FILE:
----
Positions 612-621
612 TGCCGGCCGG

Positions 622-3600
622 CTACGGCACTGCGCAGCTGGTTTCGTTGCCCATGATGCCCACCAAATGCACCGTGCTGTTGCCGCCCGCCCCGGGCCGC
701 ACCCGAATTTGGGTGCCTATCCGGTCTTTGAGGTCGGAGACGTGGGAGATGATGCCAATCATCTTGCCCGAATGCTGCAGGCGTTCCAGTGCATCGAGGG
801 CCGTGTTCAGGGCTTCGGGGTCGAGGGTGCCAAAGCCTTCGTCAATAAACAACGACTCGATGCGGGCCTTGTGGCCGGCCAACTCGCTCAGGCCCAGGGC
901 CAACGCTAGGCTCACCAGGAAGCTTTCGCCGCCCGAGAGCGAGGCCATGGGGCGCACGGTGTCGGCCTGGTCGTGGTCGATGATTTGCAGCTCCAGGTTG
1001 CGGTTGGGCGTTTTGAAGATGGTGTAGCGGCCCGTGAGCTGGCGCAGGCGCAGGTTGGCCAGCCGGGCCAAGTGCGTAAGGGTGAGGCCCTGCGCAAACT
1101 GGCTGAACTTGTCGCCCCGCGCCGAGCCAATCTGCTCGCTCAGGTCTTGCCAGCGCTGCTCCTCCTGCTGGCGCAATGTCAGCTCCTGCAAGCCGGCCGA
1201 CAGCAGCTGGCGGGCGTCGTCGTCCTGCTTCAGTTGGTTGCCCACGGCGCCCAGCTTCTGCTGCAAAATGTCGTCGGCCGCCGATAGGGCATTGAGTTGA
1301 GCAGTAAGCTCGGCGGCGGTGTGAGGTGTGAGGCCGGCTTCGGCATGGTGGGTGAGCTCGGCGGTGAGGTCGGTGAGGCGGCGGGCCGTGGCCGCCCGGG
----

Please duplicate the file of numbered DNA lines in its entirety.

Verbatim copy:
Positions 612-621
612 TGCCGGCCGG

Positions 622-3600
622 CTACGGCACTGCGCAGCTGGTTTCGTTGCCCATGATGCCCACCAAATGCACCGTGCTGTTGCCGCCCGCCCCGGGCCGC
701 ACCCGAATTTGGGTGCCTATCCGGTCTTTGAGGTCGGAGACGTGGGAGATGATGCCAATCATCTTGCCCGAATGCTGCAGGCGTTCCAGTGCATCGAGGG
801 CCGTGTTCAGGGCTTCGGGGTCGAGGGTGCCAAAGCCTTCGTCAATAAACAACGACTCGATGCGGGCCTTGTGGCCGGCCAACTCGCTCAGGCCCAGGGC
901 CAACGCTAGGCTCACCAGGAAGCTTTCGCCGCCCGAGAGCGAGGCCATGGGGCGCACGGTGTCGGCCTGGTCGTGGTCGATGATTTGCAGCTCCAGGTTG
1001 CGGTTGGGCGTTTTGAAGATGGTGTAGCGGCCCGTGAGCTGGCGCAGGCGCAGGTTGGCCAGCCGGGCCAAGTGCGTAAGGGTGAGGCCCTGCGCAAACT
1101 GGCTGAACTTGTCGCCCCGCGCCGAGCCAATCTGCTCGCTCAGGTCTTGCCAGCGCTGCTCCTCCTGCTGGCGCAATGTCAGCTCCTGCAAGCCGGCCGA
1201 CAGCAGCTGGCGGGCGTCGTCGTCCTGCTTCAGTTGGTTGCCCACGGCGCCCAGCTTCTGCTGCAAAATGTCGTCGGCCGCCGATAGGGCATTGAGTTGA
1301 GCAGTAAGCTCGGCGGCGGTGTGAGGTGTGAGGCCGGCTTCGGCATGGTGGGTGAGCTCGGCGGTGAGGTCGGTGAGGCGGCGGGCCGTGGCCGCCCGGG